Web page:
In April 1863 she joined her husband at the newly established hospital for people of color in Beaufort where she both nursed and taught her patients, who included the wounded of the Fifty-fourth Massachusetts Infantry after their assault on Fort Wagner.
Teacher, physician. Hawks was born in Hooksett, New Hampshire, on August 4, 1833, the fifth child of Parmenas Hill and Jane Kimball. After attending public schools in her home state, she worked as a teacher and was committed to women’s rights and abolition. On October 5, 1854, she married John Milton Hawks, a doctor who shared her reformist views. They traveled to Florida where Hawks taught black children in a small school. She began reading her husband’s medical books and in 1855 enrolled in the New England Female Medical College, graduating in 1857 into a profession that was still the domain of men. When war broke out in 1861, she applied for a position as a physician or nurse with the Union army but was repeatedly refused. Dorothea Dix, superintendent of army nurses, proclaimed Hawks too young and attractive to nurse.
Undaunted, Hawks volunteered in Washington hospitals until she was offered a teaching position with the Freedmen’s Aid Society in 1862. In that capacity she arrived on the Sea Islands of South Carolina where her husband was serving as a physician. She stated, “I was born to be a missionary,” and zealously embraced her new role, teaching classes of hundreds of students. In early 1863 she began working as a teacher with the First South Carolina Volunteers, a regiment of black soldiers recruited from the Union-controlled lowcountry. In April 1863 she joined her husband at the newly established hospital for people of color in Beaufort where she both nursed and taught her patients, who included the wounded of the Fifty-fourth Massachusetts Infantry after their assault on Fort Wagner. Away from the prying eyes of Washington, she utilized her medical skills and supervised the hospital during her husband’s frequent absences, which could last as long as three weeks. Hawks doubted she would have been allowed such authority “if my brother had not been hospital steward–or if the patients had been white men.” She continued to work in the hospitals and freedmen’s schools of South Carolina and Florida throughout the remainder of the war.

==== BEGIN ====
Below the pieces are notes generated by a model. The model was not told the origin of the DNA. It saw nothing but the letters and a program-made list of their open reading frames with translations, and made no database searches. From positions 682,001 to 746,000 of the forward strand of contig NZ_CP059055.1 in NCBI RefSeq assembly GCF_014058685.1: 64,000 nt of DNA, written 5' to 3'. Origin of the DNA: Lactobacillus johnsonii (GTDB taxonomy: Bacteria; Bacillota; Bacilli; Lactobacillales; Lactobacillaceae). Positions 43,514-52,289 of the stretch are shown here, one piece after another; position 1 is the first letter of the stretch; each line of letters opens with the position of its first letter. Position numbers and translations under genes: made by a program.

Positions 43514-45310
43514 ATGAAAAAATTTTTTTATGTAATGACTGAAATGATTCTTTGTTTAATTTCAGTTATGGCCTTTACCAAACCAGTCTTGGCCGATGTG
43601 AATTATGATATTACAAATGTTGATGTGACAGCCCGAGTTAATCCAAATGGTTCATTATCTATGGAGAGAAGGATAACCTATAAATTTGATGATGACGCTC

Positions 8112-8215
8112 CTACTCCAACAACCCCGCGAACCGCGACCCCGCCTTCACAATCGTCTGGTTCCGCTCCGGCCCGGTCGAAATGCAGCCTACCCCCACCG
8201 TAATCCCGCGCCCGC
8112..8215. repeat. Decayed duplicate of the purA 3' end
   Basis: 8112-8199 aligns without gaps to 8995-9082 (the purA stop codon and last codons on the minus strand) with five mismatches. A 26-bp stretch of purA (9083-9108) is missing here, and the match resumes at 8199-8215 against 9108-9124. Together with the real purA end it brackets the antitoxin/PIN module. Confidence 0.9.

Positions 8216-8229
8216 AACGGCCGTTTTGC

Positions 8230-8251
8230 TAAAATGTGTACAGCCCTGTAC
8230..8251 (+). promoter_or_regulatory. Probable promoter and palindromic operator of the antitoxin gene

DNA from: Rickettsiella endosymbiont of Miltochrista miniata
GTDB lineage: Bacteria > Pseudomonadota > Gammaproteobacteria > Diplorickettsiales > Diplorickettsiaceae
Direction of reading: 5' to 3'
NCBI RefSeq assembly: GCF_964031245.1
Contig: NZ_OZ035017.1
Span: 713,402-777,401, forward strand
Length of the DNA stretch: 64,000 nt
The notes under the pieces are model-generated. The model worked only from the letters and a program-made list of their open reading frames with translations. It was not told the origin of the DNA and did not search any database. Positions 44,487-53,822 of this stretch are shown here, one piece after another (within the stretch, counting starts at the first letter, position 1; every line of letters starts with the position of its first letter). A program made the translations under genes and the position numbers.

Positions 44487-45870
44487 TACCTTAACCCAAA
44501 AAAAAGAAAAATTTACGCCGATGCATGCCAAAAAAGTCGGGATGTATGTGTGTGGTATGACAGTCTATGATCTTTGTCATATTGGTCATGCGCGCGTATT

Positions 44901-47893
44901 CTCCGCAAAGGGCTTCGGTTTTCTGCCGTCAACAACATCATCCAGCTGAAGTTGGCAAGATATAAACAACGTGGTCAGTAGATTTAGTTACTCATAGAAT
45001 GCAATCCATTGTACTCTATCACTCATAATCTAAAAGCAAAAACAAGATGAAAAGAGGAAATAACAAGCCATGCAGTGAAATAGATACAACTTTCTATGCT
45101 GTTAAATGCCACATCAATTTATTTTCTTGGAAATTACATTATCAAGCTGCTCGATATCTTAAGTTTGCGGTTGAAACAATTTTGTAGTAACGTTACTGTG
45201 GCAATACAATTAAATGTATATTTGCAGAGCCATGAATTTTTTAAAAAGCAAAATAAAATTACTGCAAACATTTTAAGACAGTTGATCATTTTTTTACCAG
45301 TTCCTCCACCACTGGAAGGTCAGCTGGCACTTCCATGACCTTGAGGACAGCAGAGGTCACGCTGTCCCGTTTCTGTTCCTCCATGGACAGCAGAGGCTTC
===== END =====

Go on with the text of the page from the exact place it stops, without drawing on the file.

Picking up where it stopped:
In March 1865, after Charleston fell to Federal forces, she joined her husband in the city. Almost immediately, she organized the Colonel Shaw Orphan House for black children on East Bay Street and began supervising the six hundred students of the city’s Normal School. After the war Hawks and her husband left South Carolina for Florida where she continued her work as both a teacher and physician. Finally, in September 1870, she returned to the North to practice medicine in Lynn, Massachusetts, where she was active in various charity organizations and served as an officer of the Woman’s Rights or Suffrage Club. Although she had been denied an official position as a surgeon, her work during the war was not forgotten. In 1899 the New Hampshire Association of Military Surgeons elected Hawks an honorary member. After a brief illness, she died at her home in Lynn on May 6, 1906.
Hawks, Esther Hill. A Woman Doctor’s Civil War: Esther Hill Hawks’ Diary. Edited by Gerald Schwartz. Columbia: University of South Carolina Press, 1984.